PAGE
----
Consumer confidence has driven market rallies, lifted corporate profits, toppled political regimes, closed banks and fueled protests. Now, it is re-shaping the global economy, moving the consumer center of gravity further east toward Asia and south toward Latin America.
Geography alone no longer defines emerging markets-consumer trends do. Trends like the dominance and expanding influence of women shoppers, the rise of a global middle class, an aging population and mobile media convergence. However, more is unknown than known about these segments and this report is intended to deliver singular insights into each area of opportunity. Despite differences between developed and emerging nations, consumers universally enjoy unprecedented choice, power and influence over brands.
A changing world requires changing approaches. Successful companies will need to adopt more flexible business models, manage risk across countries, balance local and global considerations, reconsider the role of emerging markets and continue to monitor the pulse of the global consumer as the pace of change rapidly increases.
In 2009, between 75 and 100 percent of global consumers agreed they were in the grips of a recession according to the Nielsen Global Omnibus Survey. Just two years later, emerging markets had re-ignited their economic engines while Western Europe, Japan and the U.S. continued to struggle against financial headwinds. The factors contributing to emerging market growth are manifold, including:
For most of the 20th century, industrialized nations like the U.S. and Japan were major forces driving economic growth. In a dramatic paradigm shift, emerging markets now are expected to take the lead, thanks to an average annual gross domestic product [GDP] growth rate roughly 50 percent higher than developed markets per the International Monetary Fund. What differs this time around is that growth is being driven by a new consumer. Global consumption patterns moved directionally with GDP growth rates, hitting seven percent by the second quarter of 2011.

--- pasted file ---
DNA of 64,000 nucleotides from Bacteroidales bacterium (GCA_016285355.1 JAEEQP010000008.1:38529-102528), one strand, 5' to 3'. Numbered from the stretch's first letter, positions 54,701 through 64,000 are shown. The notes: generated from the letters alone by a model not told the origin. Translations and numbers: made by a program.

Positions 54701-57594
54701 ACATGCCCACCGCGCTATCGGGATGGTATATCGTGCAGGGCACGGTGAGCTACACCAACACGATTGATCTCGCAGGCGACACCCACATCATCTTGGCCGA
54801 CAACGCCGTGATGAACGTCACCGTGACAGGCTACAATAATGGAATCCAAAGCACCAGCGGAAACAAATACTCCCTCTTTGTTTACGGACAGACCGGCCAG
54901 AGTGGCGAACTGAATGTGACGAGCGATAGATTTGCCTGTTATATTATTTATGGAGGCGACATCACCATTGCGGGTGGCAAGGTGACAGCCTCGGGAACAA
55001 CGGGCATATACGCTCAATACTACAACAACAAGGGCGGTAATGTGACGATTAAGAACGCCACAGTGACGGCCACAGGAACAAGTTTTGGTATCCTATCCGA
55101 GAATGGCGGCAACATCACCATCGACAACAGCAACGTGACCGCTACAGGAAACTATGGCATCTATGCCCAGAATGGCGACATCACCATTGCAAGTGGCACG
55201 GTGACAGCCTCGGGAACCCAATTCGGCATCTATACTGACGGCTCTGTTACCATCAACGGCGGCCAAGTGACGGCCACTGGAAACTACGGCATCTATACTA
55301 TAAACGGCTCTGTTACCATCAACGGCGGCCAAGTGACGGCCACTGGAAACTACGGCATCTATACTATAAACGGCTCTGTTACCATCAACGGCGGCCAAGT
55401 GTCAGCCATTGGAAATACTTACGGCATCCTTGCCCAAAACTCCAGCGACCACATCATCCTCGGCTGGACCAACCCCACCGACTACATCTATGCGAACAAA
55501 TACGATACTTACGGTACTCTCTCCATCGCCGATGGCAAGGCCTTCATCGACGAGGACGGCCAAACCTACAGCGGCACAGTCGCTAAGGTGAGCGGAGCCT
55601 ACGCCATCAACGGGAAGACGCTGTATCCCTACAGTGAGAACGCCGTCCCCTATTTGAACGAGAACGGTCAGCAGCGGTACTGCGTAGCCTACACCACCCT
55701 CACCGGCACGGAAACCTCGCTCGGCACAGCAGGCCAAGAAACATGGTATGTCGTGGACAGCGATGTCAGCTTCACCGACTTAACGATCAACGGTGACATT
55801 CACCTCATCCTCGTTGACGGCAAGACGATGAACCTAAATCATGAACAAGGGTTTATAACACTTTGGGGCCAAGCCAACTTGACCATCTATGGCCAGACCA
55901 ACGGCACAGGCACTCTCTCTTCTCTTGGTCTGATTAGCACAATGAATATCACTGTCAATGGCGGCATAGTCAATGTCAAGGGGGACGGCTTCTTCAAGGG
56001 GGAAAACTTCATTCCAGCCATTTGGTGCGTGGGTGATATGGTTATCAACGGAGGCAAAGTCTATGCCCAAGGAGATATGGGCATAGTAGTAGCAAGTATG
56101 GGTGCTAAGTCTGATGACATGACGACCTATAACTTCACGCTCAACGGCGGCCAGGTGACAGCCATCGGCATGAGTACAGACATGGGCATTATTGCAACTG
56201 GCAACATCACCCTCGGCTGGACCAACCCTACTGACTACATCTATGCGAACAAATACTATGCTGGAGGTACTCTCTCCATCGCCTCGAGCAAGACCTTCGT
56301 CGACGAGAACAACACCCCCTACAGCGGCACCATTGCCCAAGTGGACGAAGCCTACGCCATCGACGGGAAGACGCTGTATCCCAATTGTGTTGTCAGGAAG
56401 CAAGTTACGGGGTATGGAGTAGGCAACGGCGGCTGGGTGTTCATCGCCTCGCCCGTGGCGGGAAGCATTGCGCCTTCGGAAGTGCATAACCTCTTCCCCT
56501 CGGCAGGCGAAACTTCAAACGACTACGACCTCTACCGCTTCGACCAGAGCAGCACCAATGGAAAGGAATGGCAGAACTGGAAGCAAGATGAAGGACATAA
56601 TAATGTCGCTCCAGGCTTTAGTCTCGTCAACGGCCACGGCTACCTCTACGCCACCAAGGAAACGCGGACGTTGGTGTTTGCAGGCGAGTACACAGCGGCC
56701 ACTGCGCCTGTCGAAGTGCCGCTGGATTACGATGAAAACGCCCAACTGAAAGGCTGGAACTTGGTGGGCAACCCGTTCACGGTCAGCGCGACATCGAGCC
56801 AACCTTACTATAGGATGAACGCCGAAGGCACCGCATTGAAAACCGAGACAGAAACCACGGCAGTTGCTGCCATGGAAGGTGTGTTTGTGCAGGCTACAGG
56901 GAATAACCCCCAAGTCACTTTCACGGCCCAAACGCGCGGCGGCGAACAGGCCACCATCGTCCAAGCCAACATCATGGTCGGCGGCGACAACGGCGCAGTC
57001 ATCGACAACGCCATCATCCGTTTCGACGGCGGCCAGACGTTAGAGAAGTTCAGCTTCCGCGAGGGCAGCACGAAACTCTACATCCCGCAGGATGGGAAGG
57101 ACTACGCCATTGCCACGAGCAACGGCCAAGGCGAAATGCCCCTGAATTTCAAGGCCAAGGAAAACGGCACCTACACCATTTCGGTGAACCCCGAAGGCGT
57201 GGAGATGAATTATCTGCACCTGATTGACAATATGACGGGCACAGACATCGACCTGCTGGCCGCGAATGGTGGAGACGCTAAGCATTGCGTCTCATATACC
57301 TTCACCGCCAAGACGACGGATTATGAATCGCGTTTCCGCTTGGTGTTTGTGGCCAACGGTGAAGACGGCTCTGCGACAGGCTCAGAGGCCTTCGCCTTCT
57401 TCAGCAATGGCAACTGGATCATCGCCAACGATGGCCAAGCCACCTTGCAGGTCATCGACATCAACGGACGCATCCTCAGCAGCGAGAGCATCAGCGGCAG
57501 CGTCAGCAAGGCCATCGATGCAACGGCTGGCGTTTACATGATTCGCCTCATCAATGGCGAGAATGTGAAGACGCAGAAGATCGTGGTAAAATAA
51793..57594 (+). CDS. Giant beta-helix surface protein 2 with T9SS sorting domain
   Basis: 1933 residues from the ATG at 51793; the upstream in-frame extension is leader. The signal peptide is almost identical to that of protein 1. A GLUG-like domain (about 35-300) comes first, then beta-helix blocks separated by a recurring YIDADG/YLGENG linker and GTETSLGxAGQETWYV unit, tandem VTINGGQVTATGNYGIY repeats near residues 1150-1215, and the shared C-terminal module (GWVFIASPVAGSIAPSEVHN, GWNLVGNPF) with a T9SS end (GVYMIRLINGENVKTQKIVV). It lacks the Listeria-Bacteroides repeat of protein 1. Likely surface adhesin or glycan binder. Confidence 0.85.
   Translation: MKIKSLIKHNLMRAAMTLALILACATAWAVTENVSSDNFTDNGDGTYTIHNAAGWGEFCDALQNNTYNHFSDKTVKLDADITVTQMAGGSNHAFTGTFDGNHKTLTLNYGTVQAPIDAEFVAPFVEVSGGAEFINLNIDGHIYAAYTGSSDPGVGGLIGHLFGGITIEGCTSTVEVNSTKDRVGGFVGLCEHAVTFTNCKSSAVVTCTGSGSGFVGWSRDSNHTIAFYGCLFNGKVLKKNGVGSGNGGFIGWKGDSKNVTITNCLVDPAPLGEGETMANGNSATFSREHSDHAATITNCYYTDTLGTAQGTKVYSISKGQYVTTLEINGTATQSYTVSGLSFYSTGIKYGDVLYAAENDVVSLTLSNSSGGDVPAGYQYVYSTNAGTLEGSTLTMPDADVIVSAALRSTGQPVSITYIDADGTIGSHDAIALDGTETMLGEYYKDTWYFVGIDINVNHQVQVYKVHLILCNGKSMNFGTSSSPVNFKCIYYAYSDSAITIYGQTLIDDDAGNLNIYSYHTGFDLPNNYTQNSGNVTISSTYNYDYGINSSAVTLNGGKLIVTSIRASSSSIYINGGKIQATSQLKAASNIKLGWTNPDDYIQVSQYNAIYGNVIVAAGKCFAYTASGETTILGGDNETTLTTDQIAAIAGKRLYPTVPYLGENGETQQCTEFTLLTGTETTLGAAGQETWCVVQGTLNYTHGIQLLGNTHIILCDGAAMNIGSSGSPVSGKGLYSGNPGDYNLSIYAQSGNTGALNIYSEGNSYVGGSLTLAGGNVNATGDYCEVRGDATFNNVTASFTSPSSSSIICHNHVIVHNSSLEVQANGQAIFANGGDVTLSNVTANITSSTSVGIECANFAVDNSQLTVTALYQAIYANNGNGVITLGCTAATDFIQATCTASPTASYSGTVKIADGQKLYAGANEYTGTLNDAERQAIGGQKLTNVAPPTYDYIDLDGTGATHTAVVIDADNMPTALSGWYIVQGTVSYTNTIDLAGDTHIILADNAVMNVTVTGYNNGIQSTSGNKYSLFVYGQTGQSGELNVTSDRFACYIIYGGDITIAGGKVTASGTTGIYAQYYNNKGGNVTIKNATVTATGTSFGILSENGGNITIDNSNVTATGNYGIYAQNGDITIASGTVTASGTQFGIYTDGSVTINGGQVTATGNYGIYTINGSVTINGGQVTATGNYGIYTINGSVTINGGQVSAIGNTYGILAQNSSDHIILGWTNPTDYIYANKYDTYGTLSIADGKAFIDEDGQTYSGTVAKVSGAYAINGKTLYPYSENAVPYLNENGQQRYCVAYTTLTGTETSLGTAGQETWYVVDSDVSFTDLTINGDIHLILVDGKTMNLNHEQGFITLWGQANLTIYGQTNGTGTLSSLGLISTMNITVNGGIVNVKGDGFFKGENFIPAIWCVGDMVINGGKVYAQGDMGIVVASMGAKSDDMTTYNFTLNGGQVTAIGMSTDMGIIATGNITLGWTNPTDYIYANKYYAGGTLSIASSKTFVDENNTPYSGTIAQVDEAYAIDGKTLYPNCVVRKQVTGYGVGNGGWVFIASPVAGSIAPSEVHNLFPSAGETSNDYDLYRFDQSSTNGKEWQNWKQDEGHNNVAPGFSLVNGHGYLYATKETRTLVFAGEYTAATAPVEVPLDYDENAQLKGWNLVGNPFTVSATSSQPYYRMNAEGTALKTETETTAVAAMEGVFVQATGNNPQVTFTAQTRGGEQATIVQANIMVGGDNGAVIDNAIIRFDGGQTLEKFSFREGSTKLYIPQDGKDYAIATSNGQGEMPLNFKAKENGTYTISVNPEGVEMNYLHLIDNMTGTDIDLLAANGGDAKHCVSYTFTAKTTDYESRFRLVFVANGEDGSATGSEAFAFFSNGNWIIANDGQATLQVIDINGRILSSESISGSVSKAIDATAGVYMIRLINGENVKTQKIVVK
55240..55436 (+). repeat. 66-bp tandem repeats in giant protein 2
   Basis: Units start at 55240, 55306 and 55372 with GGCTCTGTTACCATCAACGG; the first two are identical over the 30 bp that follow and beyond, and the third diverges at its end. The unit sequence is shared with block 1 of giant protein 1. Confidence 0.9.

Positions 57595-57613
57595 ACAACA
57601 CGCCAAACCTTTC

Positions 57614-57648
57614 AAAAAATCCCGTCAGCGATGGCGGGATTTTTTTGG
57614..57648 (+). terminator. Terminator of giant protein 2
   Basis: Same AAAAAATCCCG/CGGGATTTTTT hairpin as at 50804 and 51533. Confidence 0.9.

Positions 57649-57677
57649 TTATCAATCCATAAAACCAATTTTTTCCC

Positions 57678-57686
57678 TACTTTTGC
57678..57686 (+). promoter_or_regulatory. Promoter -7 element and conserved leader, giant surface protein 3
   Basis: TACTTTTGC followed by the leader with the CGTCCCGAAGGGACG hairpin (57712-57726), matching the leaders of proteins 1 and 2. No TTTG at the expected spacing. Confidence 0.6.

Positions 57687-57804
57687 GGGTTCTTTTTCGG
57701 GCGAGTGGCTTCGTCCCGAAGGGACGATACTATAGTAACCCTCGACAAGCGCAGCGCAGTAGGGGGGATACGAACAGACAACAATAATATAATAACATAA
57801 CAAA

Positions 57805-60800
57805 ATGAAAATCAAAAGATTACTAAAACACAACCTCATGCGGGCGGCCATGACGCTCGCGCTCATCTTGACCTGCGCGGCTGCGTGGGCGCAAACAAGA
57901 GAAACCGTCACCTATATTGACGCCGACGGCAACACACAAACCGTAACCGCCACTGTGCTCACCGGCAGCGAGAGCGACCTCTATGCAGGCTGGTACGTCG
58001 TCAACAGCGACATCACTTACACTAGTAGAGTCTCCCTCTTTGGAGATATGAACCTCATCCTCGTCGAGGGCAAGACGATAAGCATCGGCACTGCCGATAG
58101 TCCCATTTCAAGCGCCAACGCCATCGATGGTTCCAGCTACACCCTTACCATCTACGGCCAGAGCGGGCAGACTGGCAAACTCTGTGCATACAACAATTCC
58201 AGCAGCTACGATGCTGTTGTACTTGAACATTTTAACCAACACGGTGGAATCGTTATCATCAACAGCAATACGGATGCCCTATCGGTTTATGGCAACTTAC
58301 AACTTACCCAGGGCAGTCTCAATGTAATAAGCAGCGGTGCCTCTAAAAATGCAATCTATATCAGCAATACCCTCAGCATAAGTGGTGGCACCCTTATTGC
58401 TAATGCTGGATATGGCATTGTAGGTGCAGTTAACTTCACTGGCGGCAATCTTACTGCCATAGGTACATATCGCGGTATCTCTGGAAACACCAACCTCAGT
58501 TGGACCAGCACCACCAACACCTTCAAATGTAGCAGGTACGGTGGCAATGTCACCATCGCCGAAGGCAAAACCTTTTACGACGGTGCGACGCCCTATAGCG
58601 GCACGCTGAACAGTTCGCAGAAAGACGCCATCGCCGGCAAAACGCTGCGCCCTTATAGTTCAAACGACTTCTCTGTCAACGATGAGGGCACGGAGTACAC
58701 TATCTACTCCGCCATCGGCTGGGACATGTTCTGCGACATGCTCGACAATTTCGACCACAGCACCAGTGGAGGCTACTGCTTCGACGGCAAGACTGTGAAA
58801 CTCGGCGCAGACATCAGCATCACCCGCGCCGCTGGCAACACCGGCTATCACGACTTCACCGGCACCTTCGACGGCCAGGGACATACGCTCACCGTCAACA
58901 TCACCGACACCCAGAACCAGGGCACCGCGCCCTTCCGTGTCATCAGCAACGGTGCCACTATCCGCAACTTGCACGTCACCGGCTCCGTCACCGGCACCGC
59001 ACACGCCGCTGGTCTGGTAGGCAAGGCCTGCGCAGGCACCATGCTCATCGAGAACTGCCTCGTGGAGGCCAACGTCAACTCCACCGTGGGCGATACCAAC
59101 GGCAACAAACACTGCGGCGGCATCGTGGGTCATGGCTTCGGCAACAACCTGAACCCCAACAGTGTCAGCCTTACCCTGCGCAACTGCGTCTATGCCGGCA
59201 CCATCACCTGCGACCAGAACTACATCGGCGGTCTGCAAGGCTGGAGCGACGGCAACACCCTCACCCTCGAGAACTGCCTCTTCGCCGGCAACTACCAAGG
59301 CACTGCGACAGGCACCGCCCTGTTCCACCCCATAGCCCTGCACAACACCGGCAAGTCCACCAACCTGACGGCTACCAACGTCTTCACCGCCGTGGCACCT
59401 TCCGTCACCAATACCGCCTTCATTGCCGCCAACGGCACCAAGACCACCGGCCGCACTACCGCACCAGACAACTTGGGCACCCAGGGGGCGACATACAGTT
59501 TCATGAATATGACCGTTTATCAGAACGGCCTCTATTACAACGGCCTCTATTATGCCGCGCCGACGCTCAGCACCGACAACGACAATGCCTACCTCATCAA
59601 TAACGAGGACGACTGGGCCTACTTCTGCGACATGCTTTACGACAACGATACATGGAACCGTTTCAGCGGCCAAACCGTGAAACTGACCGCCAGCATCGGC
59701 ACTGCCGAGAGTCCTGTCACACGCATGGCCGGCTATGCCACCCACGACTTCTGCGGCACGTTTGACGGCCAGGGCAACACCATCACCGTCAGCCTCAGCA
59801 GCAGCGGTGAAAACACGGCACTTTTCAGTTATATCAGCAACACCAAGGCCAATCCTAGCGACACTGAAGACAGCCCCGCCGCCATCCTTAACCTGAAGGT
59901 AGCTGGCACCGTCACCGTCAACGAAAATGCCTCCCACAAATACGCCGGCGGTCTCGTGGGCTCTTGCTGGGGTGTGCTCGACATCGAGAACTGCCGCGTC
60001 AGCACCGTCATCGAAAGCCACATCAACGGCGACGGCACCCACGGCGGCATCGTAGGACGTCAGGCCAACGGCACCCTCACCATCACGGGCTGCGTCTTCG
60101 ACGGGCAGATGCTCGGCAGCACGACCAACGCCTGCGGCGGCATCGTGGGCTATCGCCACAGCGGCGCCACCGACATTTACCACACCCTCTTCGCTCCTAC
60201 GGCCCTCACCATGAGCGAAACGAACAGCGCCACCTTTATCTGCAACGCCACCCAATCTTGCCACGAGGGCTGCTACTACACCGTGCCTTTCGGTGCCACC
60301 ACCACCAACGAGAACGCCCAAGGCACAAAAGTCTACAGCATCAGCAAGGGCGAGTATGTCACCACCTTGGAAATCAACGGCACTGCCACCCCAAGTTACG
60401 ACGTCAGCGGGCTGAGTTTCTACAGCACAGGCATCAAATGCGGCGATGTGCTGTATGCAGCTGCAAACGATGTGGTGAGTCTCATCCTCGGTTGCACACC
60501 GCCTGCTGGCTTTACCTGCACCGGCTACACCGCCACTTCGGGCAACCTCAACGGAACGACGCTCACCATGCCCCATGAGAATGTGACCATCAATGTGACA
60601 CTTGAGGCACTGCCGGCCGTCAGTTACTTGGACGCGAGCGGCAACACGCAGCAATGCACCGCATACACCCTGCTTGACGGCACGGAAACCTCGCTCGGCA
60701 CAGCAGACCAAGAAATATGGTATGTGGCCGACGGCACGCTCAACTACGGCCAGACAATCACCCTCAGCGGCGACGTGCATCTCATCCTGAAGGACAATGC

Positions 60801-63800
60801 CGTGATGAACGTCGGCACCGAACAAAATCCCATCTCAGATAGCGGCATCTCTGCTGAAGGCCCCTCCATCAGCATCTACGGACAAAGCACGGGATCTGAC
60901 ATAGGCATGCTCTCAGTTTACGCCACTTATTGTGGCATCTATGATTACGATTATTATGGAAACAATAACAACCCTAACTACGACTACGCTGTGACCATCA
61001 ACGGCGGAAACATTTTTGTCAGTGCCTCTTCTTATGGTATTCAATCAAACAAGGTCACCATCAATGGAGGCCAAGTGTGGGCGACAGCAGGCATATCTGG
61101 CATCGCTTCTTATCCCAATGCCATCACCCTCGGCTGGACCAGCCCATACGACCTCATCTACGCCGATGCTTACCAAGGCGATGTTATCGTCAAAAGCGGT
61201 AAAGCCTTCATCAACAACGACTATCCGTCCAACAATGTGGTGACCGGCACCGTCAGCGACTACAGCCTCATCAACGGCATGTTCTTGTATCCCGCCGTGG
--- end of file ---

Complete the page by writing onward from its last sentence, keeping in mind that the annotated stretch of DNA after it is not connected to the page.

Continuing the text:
Success on a global level requires thinking differently about markets and consumers, uncovering new insights about the dynamics of a new marketplace and capitalizing on the opportunities presented by a changing world.
Growth opportunity exists where macroeconomic forces like market expansion, retail development and technology reach converge with consumer forces like time constraints, discerning shoppers, connectivity and individuality. Flexible, fluid business models characterize emerging markets, and established countries will need to adapt to compete and survive. Rising risk accompanies rapid growth and companies will face the dual challenges of managing that risk while capitalizing on new market opportunities.
Another test of management skill will be the ability to deliver local-centric products around the world at an affordable price. However, redefining “emerging” on the basis of demographic characteristics versus geography should help ameliorate that issue. Ultimately, success as a global player resides in executing the fundamentals: understanding consumer needs and wants and delivering products that fulfill them.